Some in the Unionist press have a compulsive urge to present absolutely any international news as a major blow to Scottish independence. They’re a bit like those people on Obsessive Compulsive House Cleaners, who visit a therapist weekly to talk about how a traumatic childhood encounter with a Scottie dog sparked off all their problems. There haven’t been any forest fires in Narnia recently, in case you were worried about any imaginary forest friends, but if there were some Unionist news outlet somewhere would explain why it’s terribly bad news for Alex Salmond.
And so it is with the Commentator, which reported this week on an interview which Artur Mas, president of the Catalan government, gave to the Italian newspaper La Reppublica. It’s terribly bad news for those separatists, allegedly.
Mind you, in the article they did describe Holyrood as “Scotland’s devolved regional government”, like Strathclyde but with trams and a castle, where they presumably meet to discuss important devolved regional things like bus timetables and road signage and decide how to spend the pocket money London kindly sends. So we can’t say we’ve not been warned we’re dealing with the Daily Mail end of the Unionist scare story spectrum and a reporter whose knowledge of Scottish and Catalan politics is probably exceeded by his or her knowledge of arson attacks in Narnia.
La Vanguardia didn’t focus primarily on the EU issue, its main thrust was that the interview contained a statement from Mas that early elections to the Catalan Parliament could be an alternative if, as seems likely, Madrid blocks other means of holding a referendum.
Meanwhile Vilaweb says that Mas used the interview to state his certainty that there would be a yes vote in the referendum, and that it would be held on 9 November.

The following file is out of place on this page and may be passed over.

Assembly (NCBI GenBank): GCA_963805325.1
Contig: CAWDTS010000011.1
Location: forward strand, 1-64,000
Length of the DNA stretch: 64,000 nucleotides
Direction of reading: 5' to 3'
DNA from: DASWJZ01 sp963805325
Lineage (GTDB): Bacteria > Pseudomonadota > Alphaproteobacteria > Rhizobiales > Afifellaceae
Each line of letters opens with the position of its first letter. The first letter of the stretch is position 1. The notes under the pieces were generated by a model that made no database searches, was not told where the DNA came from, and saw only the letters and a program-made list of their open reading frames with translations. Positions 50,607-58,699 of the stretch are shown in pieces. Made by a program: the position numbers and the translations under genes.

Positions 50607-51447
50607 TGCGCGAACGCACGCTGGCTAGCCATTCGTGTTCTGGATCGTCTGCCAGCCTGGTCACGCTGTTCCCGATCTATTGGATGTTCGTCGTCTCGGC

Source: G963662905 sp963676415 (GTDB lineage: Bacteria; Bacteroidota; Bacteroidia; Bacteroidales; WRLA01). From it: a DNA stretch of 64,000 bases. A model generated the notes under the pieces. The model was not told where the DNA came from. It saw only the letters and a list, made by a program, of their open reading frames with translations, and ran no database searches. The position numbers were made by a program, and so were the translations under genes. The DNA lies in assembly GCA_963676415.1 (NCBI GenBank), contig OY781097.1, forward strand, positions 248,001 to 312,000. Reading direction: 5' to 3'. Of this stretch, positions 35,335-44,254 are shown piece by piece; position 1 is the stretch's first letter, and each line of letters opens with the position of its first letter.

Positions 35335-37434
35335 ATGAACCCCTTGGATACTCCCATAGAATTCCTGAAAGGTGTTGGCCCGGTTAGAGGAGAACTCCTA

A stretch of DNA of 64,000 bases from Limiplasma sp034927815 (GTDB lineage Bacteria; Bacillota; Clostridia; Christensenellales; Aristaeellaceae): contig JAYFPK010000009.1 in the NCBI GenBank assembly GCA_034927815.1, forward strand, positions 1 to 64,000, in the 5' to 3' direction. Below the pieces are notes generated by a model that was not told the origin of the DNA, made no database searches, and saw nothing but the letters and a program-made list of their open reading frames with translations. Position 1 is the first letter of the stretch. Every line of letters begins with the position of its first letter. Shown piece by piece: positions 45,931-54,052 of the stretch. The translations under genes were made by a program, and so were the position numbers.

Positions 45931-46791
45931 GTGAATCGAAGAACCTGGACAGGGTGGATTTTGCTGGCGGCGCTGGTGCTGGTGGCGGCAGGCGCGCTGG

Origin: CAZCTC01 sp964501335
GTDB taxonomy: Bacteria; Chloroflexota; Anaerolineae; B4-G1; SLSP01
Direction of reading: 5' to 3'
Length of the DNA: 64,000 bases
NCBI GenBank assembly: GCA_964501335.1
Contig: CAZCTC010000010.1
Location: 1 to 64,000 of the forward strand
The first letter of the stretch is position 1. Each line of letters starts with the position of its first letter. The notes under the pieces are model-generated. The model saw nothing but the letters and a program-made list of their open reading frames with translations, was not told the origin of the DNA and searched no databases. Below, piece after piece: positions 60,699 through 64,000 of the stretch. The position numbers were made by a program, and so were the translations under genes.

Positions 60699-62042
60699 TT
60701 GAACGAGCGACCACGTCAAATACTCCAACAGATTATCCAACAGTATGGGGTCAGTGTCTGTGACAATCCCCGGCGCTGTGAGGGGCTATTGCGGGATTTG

Asked about the possible position of Europe, Mas said that he understood that Scotland and Catalonia present a problem for the current member states, but he was sure that a way of resolving the institutional issues could be found without consequences for European citizens.
So far, there’s absolutely nothing here which could in any way be characterised as a “blow” to Scottish independence. But let’s plough on. Oh this must be it, in the Spanish version given by La Vanguardia.
“Las presiones son fuertes. Los Estados soberanos no quieren problemas si los pueden evitar. Habrá el precedente de Escocia, que votará antes que nosotros. Después vendrá Catalunya. También he considerado que en un momento inicial, entre el referéndum y la proclamación de la independencia, podríamos quedarnos fuera de Europa. No del euro, de la Unión”, comenta.
“Sería una lástima, porque nosotros queremos seguir en la UE. Sería necesario encontrar un régimen transitorio para evitar la expulsión de la UE. De todos modos, solicitaremos un reingreso. Nosotros queremos estar en el euro, en la Unión, en (el área de libre circulación sin fronteras) Schengen y en la OTAN”, añade.
“The pressures [from Madrid] are strong. The sovereign states don’t want problems if they can avoid them. There will be the precedent of Scotland, which will vote before us. Afterwards will come Catalonia. I have also considered that at the initial moment, between the referendum and the proclamation of independence, that we could be left outside of Europe. Not outside the euro, outside of the Union,” he comments.